Zettelkasten Forum


How comprehensive should the second edition be?

I surpassed 60,000 words for the new manuscript (2d edition of the book). It is in German, but after finishing the book and the online course (English) I'll go on and try to make a English translation happen. Therefore, it is relevant to all:

I allow myself to go to every detail. I'll explain knowledge through multiple lenses (even analytical philosophy), go to the traits of systems and how they behave (e.g. locally dense connected vs evenly connected) and so on and so forth. It is possible that I'll finish the manuscript with way north of 100,000 words. If you read Ahren's book: It could be three times the amount of words and I am not a very anectodal writer (for the better and worse).

Do you have any opinion on the dimensions on such a book?

I am a Zettler

Comments

  • My opinion is that the issue is not the scope of the book overall, but how easy it is for a reader to find the type of information they think is particularly relevant to them. So perhaps each step in the process could be broken down into a section on theory/philosophy, a section on process steps, a section with specific examples, and a section explaining the benefits of this approach as compared to other possibilities. These categories are just off the top of my head, but you get the idea. I'll give you one other example to make my point clearer. I'm sure your barbell method of reading is very useful for many people, but it does not work for well for my sources, notetaking style, and writing goals. Therefore, if the barbell method is referred to frequently and is inseparably integrated into your discussion of how to use the ZK, it will be harder for me to read the book as a whole and get value out of it.

    Please note that I am not simply saying that you must have an organized table of contents or outline. The key is to make it easy for readers to identify what category of information they will find in each section (rather than just the topic of that section) so they can easily locate and/or skip things not relevant to them.

    Another option is to have the book include only Some information and add supplemental information on a companion website. I recently read a book of popular science by an acclaimed academic researcher who had a companion website with hundreds of pages providing additional examples, discussion, and references. It worked extremely well.

  • @sfast

    Maybe this is a crazy idea but you could beta test the book. Sign up ever how many folks you need to give you feedback, let them read it and help answer the questions. Give them a private forum for discussion and give feedback. Works well for software. Could this concept be applied to a book?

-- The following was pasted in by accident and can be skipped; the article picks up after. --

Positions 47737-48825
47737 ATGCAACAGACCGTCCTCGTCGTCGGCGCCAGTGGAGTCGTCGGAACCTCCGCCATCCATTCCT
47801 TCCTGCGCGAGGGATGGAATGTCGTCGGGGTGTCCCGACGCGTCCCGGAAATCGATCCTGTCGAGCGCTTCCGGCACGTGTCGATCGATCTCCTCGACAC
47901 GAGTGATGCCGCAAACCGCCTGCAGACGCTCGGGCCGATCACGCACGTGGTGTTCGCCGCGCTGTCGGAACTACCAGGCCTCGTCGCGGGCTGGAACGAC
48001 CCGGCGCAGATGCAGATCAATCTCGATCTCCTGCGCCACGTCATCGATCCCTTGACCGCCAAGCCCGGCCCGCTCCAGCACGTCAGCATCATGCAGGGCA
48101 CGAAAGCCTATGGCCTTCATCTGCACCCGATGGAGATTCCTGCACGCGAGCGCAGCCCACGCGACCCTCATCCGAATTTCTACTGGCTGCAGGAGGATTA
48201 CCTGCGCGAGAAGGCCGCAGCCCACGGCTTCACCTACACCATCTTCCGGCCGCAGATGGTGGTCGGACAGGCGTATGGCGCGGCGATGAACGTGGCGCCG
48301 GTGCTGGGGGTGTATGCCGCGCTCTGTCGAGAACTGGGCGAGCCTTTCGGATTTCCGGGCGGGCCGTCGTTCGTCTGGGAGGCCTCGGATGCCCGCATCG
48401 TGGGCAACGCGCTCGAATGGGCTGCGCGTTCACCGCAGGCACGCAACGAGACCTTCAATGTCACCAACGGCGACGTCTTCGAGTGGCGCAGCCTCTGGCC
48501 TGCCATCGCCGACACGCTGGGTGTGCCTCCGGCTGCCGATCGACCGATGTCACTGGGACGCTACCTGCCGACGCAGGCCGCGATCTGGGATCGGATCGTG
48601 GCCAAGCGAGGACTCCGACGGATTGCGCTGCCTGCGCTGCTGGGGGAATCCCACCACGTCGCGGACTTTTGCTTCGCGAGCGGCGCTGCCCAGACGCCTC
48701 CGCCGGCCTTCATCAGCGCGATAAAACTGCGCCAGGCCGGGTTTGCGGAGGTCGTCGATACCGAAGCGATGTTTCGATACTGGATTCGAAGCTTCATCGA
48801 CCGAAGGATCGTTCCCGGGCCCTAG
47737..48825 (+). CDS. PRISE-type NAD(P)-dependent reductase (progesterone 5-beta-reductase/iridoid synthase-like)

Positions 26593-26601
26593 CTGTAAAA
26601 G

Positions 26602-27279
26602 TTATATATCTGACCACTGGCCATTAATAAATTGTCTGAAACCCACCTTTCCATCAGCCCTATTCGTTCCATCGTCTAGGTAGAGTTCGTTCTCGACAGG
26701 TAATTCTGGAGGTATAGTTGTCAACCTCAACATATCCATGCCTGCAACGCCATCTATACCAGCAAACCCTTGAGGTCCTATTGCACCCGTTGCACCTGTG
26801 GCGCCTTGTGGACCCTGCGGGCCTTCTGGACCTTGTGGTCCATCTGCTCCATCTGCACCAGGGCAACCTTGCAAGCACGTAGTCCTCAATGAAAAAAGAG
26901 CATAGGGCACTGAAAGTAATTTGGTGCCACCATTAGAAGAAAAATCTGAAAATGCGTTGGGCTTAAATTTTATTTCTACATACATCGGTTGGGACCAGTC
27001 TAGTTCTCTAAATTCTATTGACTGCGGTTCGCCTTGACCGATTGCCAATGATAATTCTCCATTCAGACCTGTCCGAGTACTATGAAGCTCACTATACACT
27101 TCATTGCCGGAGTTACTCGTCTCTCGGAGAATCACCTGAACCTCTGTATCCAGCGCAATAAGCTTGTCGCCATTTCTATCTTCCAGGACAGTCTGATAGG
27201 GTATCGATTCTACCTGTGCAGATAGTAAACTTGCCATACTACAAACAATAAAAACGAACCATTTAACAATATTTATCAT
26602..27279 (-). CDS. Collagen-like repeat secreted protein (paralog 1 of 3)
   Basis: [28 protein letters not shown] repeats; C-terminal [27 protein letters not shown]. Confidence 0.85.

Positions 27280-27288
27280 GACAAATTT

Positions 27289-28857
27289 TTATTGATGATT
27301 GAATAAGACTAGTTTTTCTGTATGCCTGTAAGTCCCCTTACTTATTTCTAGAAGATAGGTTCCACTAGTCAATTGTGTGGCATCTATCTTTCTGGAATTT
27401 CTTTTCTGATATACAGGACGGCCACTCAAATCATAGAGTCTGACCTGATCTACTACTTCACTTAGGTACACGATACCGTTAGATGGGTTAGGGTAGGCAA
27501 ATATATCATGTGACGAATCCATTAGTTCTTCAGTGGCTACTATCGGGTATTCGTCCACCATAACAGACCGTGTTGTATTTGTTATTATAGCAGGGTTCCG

Behind this thought, is here all you will get are opinions and suggestions. Which may be helpful but how would you know what would work well unless it was tested and QA-ed.

    I am sure you would get more volunteers then you would need.

    Just ignore me if this not realistic or too absurd.

  • @cobblepot said:
    My opinion is that the issue is not the scope of the book overall, but how easy it is for a reader to find the type of information they think is particularly relevant to them. So perhaps each step in the process could be broken down into a section on theory/philosophy, a section on process steps, a section with specific examples, and a section explaining the benefits of this approach as compared to other possibilities. These categories are just off the top of my head, but you get the idea. I'll give you one other example to make my point clearer. I'm sure your barbell method of reading is very useful for many people, but it does not work for well for my sources, notetaking style, and writing goals. Therefore, if the barbell method is referred to frequently and is inseparably integrated into your discussion of how to use the ZK, it will be harder for me to read the book as a whole and get value out of it.

    1. How did you come to the conclusion that the barbell method not working is due to the mismatch of (1) your sources, (2) notetaking style, (3) and writing goals?
    2. In general, this is how I planned the book. But for other reasons.

    Please note that I am not simply saying that you must have an organized table of contents or outline. The key is to make it easy for readers to identify what category of information they will find in each section (rather than just the topic of that section) so they can easily locate and/or skip things not relevant to them.

    I think this is one of my main issues. Many people skip. It is fine for me that people do it. But in my experience many people skip and get bad results. I encounter it in my main field (health and fitness) a lot. And very often I point to the skipped parts of the material when they need an answer. It is true for videos, for books for any kind of material. So, I'd be fine with skipping if I didn't experience people skipping because of quick-made prejudices instead of careful evaluation (no connection to my first point). This is one of my struggles. I try to write in a non-skipable manner. Perhaps, I need to learn to be more accepting. Haha.

    @MikeBraddock said:
    @sfast

    Maybe this is a crazy idea but you could beta test the book. Sign up ever how many folks you need to give you feedback, let them read it and help answer the questions. Give them a private forum for discussion and give feedback. Works well for software. Could this concept be applied to a book?

    Behind this thought, is here all you will get are opinions and suggestions. Which may be helpful but how would you know what would work well unless it was tested and QA-ed.

    I am sure you would get more volunteers then you would need.

    Just ignore me if this not realistic or too absurd.